2. It’s one thing to love your enemies when they are nothing but annoying, unfriendly creatures; such as difficult coworkers, rude acquaintances, or ungrateful neighbors. That’s hard enough. But what about true enemies, people who have done you harm or who intended to do you or your family harm? How are we to love them? What consolation is there, if any, in the fact that we are not commanded to love them as thyself ?
  3. People can argue with us over our theology, doctrine, lifestyle, pretty much everything. But who can argue against unselfish, disinterested love? Unselfish love reveals a power that transcends rational or logical argument. How can we learn to express this love, no matter the cost to ourselves?

Inside Story~  Southern Africa-Indian Ocean Division : Madagascar

God Is My Rock

I’m Angelo. I live in Madagascar, the large island off the eastern coast of Africa. My parents are Christians, but they attended different churches and often fought over what to believe. To me church worship became a source of arguments, not an act of love.

When I was 10 years old my mother wanted to enroll me in a Christian school where I would be in a better environment. She found an Adventist school near our home and asked Dad to let me study there. At last Dad agreed.

Until this time, all I knew about God was what my father had taught me. But in my new school we studied the Bible as a class. I was used to arguing about God, so if a student said something I didn’t agree with, I’d argue with them.

However, I soon learned that the Adventist students knew lots of Bible texts to back up what they’re saying. Their knowledge pushed me to read the Bible so I could support my points better. My new Adventist friends encouraged me to study the Bible to see what God said, not to argue points.

My interest in religion grew, and by the time I was 15 I had accepted Jesus as my Savior and asked to become an Adventist. My mother accepted my decision and was actually quite glad. But my father wasn’t so happy. We often got into arguments about Bible topics, each of us quoting texts to prove our points.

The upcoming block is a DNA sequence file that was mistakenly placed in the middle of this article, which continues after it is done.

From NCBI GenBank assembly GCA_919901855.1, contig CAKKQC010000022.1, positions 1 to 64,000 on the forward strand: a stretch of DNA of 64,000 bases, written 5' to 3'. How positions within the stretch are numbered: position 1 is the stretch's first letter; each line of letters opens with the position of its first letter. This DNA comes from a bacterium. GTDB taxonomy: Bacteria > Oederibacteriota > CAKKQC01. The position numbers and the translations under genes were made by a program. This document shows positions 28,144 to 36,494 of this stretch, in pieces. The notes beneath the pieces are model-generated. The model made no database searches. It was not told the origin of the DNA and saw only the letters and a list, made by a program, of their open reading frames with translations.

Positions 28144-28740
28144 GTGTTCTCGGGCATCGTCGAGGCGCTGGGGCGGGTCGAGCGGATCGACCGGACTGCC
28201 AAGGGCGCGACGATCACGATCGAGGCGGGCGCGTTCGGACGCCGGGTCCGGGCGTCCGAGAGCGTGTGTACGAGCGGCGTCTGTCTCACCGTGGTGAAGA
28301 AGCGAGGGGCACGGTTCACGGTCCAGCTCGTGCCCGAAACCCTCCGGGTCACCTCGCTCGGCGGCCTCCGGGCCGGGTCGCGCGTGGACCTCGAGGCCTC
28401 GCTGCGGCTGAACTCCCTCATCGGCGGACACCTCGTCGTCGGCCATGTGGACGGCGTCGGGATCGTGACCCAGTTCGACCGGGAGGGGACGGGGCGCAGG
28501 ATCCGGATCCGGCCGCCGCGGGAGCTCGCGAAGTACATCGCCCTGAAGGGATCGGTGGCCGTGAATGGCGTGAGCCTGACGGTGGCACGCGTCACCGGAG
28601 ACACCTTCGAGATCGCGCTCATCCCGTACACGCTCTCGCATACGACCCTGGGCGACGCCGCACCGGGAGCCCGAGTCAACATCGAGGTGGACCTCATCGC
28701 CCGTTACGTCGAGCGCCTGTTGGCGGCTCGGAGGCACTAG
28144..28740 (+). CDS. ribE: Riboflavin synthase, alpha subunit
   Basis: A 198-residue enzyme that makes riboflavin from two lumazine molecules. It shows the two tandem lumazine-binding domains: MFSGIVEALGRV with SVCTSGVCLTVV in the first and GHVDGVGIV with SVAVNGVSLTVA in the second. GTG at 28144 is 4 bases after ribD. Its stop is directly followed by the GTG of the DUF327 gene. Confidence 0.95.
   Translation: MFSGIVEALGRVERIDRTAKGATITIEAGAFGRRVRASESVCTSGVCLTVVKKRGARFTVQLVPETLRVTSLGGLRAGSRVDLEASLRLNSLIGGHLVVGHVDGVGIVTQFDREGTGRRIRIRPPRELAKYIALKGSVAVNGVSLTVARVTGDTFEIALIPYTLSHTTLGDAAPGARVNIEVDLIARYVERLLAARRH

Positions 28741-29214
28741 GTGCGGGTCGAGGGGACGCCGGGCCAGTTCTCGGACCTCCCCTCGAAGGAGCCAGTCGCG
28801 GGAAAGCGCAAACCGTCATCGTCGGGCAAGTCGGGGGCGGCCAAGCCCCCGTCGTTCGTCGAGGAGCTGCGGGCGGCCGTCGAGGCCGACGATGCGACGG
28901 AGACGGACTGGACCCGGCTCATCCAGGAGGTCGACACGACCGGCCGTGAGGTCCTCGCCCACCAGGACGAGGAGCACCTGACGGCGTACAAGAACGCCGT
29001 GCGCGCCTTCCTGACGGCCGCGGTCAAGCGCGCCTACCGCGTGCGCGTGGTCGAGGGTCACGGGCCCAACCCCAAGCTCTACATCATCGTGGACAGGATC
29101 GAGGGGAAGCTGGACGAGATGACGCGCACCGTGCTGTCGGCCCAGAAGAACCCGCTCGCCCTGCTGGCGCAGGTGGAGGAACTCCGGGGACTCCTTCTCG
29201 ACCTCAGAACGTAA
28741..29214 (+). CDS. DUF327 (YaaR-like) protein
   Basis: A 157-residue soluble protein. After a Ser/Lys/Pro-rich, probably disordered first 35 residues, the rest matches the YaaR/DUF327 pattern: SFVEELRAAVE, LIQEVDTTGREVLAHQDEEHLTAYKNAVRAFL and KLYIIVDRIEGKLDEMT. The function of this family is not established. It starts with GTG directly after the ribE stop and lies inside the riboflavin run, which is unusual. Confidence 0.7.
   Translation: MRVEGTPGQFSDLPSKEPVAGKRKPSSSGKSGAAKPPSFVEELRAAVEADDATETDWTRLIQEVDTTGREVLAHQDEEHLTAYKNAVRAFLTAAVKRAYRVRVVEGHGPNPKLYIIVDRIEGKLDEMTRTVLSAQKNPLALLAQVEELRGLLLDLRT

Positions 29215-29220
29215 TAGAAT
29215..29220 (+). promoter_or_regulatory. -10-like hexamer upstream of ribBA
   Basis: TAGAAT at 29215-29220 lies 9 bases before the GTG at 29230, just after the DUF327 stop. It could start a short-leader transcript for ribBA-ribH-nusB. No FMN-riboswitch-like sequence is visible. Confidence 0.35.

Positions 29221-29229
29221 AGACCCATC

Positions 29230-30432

My parents joined another church together to be united in faith. They hoped I would join them, but I told them that God is my rock, and I want to follow Him only.

I’ve been an Adventist for three years now. My parents still haven’t accepted my faith, but they’ve accepted my decision. I hope that one day they will worship with me in church. I can see changes in my parents because of my strong stand for God, and that makes me glad.

I thank my parents for sending me to the Adventist school. I thank my teachers and fellow students for leading me to the true path in Jesus. And I thank you, dear Sabbath School members, for sharing your Thirteenth Sabbath offering with my school in 2012. That offering has helped improve my school and provide more classrooms and dormitory space for others who want to study here and learn that God wants to be their rock as well.

Angelo is a student at Mahajanea Adventist School in northwestern Madagascar.


Produced by the General Conference Office of Adventist Mission.  email:  info@adventistmission.org >  website: www.adventistmission.org